Aside from the weighty anchor of two powerhouse central performances, the real miracle here is the fortitude that the real life Woodward and Bernstein showed. These two men put not only their careers but their very lives on the line to uncover corruption at the very highest levels of government and the recognition they deserve for such bold heroism, and they really are heroes, simply cannot be understated.
Special mention must also go to the incredible supporting cast, all of whom dazzle in roles of varying size. Hal Holbrook as Woodward’s secret informant Deep Throat, Jack Warden as Woodward and Bernstein’s immediate superior, Harry Rosenfeld and Jason Robards as newspaper boss, Ben Bradlee who gives a performance worthy of the Best Supporting Actor Oscar he won for the film, dominating every scene he’s in.
Pakula’s direction never falters. His and cinematographer Gordon Willis’ creative use of the camera with top-down POV pull backs being used to show how relatively small and insignificant our protagonists are but ultimately how important their actions will become, being one of many in-camera flourishes Pakula and Willis dazzle us with. Another is the use of the spilt diopter, where two planes of differing depth are shown in the camera, both in equal focus. Pakula uses this in two similar book-ending shots to show a TV in the left of frame showing an important moment in Nixon’s campaign, the other half of the frame shows Woodward and Bernstein in the background fervently typing away, the ultimate aim of their piece unknowingly tied to the fate of the man on the TV. It’s a superb juxtaposition that is so effective that Pakula used it twice.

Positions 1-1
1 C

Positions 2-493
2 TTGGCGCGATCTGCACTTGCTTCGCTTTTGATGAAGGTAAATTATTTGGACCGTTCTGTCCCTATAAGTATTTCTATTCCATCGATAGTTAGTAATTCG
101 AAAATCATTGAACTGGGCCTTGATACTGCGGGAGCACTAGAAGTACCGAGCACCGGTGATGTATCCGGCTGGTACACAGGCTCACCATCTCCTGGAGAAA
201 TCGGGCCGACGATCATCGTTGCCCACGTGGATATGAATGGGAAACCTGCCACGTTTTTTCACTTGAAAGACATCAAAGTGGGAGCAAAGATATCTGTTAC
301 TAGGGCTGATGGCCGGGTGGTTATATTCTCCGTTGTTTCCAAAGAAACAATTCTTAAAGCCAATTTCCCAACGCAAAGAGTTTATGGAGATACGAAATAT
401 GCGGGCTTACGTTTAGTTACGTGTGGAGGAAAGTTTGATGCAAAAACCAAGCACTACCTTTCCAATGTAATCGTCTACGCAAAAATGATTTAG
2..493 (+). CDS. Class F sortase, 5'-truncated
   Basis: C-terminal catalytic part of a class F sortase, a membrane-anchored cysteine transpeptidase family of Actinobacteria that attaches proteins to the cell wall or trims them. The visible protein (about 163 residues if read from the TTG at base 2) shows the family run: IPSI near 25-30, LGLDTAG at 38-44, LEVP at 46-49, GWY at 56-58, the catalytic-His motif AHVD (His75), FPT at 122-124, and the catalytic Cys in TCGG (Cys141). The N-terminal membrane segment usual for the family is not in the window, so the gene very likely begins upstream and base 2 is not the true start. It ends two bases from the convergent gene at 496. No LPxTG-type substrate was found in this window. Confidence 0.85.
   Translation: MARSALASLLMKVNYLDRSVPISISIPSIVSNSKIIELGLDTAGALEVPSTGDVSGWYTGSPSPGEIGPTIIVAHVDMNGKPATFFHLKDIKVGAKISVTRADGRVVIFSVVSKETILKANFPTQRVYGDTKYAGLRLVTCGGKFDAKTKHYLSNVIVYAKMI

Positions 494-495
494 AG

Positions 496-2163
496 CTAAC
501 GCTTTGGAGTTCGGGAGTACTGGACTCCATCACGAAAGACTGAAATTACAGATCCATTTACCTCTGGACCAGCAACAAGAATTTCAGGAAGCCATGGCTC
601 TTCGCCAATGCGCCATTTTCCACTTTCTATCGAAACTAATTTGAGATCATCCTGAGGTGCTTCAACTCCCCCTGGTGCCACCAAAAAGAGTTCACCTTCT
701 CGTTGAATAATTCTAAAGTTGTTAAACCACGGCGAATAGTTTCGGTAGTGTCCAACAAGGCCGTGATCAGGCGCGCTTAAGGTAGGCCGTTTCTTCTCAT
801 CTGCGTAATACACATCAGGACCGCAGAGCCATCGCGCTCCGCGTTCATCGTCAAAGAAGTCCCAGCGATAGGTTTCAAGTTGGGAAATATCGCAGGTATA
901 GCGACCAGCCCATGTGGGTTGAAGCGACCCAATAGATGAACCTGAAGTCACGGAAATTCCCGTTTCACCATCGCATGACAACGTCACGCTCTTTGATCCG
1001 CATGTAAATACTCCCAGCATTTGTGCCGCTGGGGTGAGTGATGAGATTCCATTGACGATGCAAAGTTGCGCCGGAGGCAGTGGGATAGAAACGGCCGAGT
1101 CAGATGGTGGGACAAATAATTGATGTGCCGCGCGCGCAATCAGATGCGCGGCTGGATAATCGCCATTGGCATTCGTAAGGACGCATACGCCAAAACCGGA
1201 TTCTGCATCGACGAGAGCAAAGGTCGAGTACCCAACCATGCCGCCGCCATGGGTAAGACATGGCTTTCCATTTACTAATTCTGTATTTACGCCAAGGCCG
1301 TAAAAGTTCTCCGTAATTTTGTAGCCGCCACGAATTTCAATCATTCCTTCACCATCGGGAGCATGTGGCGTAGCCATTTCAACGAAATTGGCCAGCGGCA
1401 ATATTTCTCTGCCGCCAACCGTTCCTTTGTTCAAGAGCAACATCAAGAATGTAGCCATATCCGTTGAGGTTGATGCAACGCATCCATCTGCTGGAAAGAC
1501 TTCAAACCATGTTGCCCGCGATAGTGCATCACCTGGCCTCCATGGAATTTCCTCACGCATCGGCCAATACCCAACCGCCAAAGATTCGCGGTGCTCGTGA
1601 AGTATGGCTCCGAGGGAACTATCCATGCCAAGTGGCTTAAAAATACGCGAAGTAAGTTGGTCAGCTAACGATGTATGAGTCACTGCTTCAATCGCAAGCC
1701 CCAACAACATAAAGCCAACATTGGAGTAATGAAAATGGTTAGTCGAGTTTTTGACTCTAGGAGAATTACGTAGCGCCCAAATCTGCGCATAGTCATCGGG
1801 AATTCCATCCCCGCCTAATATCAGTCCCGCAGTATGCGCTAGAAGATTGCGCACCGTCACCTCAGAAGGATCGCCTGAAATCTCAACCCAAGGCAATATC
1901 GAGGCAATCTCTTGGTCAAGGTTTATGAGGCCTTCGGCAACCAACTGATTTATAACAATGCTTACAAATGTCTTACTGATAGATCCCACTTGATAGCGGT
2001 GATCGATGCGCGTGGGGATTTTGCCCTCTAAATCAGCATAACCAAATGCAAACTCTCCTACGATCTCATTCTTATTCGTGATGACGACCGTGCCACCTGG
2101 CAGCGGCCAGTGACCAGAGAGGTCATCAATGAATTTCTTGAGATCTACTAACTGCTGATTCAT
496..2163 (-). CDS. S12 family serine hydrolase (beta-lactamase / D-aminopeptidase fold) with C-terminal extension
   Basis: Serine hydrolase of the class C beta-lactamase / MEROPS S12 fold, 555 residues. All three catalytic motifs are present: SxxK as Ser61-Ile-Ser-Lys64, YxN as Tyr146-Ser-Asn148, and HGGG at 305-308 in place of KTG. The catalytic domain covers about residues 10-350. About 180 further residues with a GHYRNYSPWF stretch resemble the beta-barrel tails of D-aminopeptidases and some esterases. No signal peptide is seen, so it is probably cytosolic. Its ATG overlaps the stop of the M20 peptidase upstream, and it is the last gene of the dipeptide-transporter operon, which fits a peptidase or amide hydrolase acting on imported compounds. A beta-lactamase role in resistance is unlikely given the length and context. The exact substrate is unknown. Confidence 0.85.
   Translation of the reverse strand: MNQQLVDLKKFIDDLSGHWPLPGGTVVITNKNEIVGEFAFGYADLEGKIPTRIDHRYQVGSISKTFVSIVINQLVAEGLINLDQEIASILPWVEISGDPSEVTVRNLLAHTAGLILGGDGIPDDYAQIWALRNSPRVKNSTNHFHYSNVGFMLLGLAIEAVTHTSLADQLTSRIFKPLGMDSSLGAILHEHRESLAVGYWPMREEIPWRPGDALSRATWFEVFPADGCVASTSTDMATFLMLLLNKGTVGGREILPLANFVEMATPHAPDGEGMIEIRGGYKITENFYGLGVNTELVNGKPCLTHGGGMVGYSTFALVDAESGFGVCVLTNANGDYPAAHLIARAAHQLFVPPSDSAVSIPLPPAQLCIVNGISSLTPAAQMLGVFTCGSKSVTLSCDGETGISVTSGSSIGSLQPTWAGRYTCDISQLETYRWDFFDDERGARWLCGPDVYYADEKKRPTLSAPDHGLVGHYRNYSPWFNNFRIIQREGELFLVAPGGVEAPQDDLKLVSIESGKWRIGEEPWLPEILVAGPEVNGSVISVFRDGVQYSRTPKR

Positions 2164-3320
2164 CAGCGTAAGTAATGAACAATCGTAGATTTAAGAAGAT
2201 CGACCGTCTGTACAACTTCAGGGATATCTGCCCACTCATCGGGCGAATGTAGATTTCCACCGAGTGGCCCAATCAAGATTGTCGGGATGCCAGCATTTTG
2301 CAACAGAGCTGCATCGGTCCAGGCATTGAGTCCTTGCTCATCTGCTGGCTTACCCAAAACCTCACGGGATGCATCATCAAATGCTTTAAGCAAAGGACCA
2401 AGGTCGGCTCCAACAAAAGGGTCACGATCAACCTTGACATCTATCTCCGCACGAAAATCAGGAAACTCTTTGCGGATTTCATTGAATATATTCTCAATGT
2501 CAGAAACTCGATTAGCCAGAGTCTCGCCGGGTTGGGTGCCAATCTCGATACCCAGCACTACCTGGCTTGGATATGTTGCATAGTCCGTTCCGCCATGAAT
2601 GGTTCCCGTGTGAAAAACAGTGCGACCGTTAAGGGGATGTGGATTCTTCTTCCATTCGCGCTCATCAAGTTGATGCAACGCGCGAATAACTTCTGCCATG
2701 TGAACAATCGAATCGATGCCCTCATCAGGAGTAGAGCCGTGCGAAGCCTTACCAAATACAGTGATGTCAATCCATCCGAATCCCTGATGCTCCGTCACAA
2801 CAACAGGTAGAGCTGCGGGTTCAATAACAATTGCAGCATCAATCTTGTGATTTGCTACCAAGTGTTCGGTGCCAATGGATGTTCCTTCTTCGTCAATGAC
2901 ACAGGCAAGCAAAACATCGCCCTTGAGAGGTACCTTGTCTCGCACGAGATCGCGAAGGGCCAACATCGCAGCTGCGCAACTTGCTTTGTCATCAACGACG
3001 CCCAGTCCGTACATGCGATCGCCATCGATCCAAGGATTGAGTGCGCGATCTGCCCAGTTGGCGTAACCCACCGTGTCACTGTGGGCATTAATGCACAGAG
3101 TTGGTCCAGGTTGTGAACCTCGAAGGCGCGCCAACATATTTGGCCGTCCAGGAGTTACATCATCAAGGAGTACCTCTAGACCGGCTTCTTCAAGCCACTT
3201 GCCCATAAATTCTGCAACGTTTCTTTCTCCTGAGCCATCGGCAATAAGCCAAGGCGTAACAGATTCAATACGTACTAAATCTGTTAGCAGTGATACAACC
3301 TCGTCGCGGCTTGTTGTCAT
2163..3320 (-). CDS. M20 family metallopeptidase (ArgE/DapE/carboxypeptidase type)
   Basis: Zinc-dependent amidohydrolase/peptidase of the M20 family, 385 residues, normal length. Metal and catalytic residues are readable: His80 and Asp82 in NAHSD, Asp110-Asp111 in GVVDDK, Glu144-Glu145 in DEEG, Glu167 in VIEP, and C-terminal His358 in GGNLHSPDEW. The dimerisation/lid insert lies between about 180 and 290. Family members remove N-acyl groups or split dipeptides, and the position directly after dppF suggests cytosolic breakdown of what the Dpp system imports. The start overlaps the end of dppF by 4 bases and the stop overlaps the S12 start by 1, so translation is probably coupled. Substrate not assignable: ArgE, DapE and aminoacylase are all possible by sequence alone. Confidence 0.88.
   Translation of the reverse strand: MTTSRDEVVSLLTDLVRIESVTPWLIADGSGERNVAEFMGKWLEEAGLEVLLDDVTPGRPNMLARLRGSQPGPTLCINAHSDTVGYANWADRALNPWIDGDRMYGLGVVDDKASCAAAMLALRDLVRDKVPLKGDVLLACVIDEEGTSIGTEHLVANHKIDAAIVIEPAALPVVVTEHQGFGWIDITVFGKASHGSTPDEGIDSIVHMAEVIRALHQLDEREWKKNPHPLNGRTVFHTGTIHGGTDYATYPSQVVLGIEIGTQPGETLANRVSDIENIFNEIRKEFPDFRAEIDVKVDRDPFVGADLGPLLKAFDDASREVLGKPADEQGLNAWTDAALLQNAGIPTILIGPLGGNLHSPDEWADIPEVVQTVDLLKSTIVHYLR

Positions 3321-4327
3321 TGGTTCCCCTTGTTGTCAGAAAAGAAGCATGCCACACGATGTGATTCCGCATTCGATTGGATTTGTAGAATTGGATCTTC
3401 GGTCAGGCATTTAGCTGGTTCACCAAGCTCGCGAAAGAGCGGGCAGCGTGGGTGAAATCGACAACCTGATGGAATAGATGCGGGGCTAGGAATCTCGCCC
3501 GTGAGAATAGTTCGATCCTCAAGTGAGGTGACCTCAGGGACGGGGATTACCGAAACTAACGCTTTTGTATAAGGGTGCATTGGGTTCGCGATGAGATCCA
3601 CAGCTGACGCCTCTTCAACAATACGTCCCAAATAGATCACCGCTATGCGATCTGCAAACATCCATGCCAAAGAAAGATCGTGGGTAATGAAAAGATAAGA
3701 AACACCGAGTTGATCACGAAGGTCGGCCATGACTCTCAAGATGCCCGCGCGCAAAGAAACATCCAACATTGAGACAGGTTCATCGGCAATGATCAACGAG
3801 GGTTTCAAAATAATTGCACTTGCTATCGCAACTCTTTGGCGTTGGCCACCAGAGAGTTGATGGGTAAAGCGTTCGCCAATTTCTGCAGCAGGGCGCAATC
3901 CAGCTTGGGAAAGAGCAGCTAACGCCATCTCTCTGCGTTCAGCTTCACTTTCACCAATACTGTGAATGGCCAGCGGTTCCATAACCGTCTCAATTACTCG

My only piece of admittedly minor criticism is that given the amount of time and effort the film asks the viewer to commit given its lengthy run time and complex plot, the end feels slightly unsatisfying, consisting of words being typed on a typewriter replacing the usual on-screen text that often forms a film’s coda. I just wish Pakula had chosen to show the very humiliating resignation speech that Nixon gave, this would have been the ultimate tribute to the reporters’ hard work and would have been a more rousing denouement to the film and would also have fit in perfectly with the previous two pieces of vintage televised footage of Nixon that Pakula so cleverly used.
I must emphasise though that this is merely a minor personal wish that the film had a slightly more impactful denouement and doesn’t change the fact that this is a superlative piece of filmmaking.
All The President’s Men isn’t a conventional thriller but more of a taught, almost documentary style retelling of two men facing insurmountable odds but whose drive and determination to find the truth led to the uncovering of one of the most shocking scandals in American history. It’s not only a superbly crafted film but also one whose subject matter is of extreme historical significance and, like all the best examples of political thrillers of this kind, one that remains eerily prescient in 2021.
Film ‘89 Verdict – 10/10